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Originally published in Castine Patriot, February 11, 2021 and Island Ad-Vantages, February 11, 2021 and The Weekly Packet, February 11, 2021
Walmart to vaccinate against COVID-19
Joins hospitals, Cross Center in offering vaccine

COVID-19 Local Updates Fall/Winter 2020
Click here to see the full COVID-19 Local Updates Fall/Winter 2020.

by Leslie Landrigan

Pharmacists at Maine’s Sam’s Clubs and Walmart stores planned to begin giving COVID-19 vaccine to Mainers 70 and older starting on February 12, Jeanne Lambrew, Maine’s Health and Human Services commissioner, said in a February 9 news conference. That includes the Myrick Avenue supercenter in Ellsworth, according to Walmart’s website.

Lambrew said Walmart would begin scheduling people through its website just hours after her announcement on Tuesday. On Wednesday morning, Walmart’s website opened to a page for making COVID-19 vaccine appointments. However, clicking through to any Maine Walmart site resulted in a message that the pharmacy at that location doesn’t administer the vaccine yet. (

Walmart gets its vaccine from the federal government as part of a program to distribute COVID-19 vaccine through pharmacy chains.

Lambrew estimated close to 30 percent of Mainers over 70 had gotten their first shot. But she acknowledge the state still has a lot of work to do.

“We still have many more older Mainers to get to, including those that are in rural areas, [who] may have challenges getting to some of these sites,” Lambrew said.

More than 65 percent of COVID-19 deaths took place since Thanksgiving, and 85 percent of deaths were people 70 and older, according to the Maine Center for Disease Control and Prevention (CDC).

Still vaccinating the 1a’s

Maine still hasn’t finished vaccinating the first tier of recipients—residents of long-term care facilities and health care workers, Lambrew said.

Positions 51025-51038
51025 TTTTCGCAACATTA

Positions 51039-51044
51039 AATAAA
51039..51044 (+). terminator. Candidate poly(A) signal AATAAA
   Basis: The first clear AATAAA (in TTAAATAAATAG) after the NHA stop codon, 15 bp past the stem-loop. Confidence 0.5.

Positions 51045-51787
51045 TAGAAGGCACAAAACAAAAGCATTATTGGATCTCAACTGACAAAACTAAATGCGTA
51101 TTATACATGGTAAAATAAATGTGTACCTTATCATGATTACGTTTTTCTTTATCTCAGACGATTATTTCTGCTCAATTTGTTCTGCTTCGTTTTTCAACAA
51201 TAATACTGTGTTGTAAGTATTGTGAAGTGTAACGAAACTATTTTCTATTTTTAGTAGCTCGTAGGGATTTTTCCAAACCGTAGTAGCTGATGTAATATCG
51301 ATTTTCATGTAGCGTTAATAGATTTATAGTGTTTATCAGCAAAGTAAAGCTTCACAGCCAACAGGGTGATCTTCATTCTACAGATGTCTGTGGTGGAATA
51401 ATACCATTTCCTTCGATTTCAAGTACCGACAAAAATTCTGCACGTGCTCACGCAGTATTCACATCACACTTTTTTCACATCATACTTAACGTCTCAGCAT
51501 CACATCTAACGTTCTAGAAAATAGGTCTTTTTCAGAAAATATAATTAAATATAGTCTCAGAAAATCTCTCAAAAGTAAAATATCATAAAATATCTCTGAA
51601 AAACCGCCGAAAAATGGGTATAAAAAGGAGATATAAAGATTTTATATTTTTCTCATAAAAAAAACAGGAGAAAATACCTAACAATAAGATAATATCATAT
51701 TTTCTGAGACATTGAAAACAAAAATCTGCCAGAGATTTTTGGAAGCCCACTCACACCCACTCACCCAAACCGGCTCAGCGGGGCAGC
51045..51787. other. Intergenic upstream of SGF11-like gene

Since Maine started to roll out the vaccine in mid-December, 15 percent of Mainers have received at least the first of two shots, said Dr. Nirav Shah, CDC director, during the briefing. A total of 200,927 shots have been given, he said. The reason more people haven’t been vaccinated boils down to one thing, he said: extremely limited supply of vaccine. Maine receives about 21,500 doses per week from the federal government, according to Maine CDC.

The state does plan to open more vaccination sites, and to set up a central registration system that people can access by phone and computer.

The vaccine doses that go to Maine’s Walmart and Sam’s Club pharmacies—as many as 4,800 weekly doses, Lambrew said—come on top of Maine’s weekly allocation from the federal government.

“We don’t envision that our participation in this federal program via Walmart will affect what happens to other recipients of vaccine in the state,” Shah said.


Shah has acknowledged that strong demand for a limited number of shots is causing frustration among Maine’s seniors. So is the difficulty in navigating online registration forms, say people who’ve done it.

In her job as program coordinator for Healthy Peninsula, Anne Schroth helps register seniors for vaccine appointments.

When registration opens at 2 p.m. on Monday, the competition begins to get an appointment. On February 8, Schroth managed to get an appointment for two people at Northern Light Blue Hill Hospital. “We were having a party on the phone when we got them,” Schroth said on a Healthy Island Project (HIP) Zoom call. “The adrenaline rush you get when you get an appointment is really fun.”

Rene Colson Hudson, HIP director, signed up three people for slots at the Blue Hill hospital that day. “It took two solid hours,” she said on the HIP call.

Hudson said it’s easier to get an appointment at the Cross Center in Bangor. Northern Light has set up a clinic there and says it can vaccinate 5,000 people a day—when there’s enough vaccine.

Schroth said things got a little easier for local seniors on February 9 because Northern Light announced that people can start making appointments at the Blue Hill hospital on Wednesdays as well as Mondays.


After Maine’s 193,000 people over 70 receive the vaccine, people 65-69 will get it along with people who have chronic medical conditions, according to Maine CDC. Front-line essential workers will be next, but Maine still hasn’t decided who is included in that category.

Lambrew has said the state hopes to start vaccinating people in the 65-69 year old age group during the first week in March. “We have a lot of work to do to get through the 70-year-olds, then to the 65- to 69-year-olds,” she said.

Shah said it won’t always go smoothly.

“This will continue to be a bumpy road,” he said.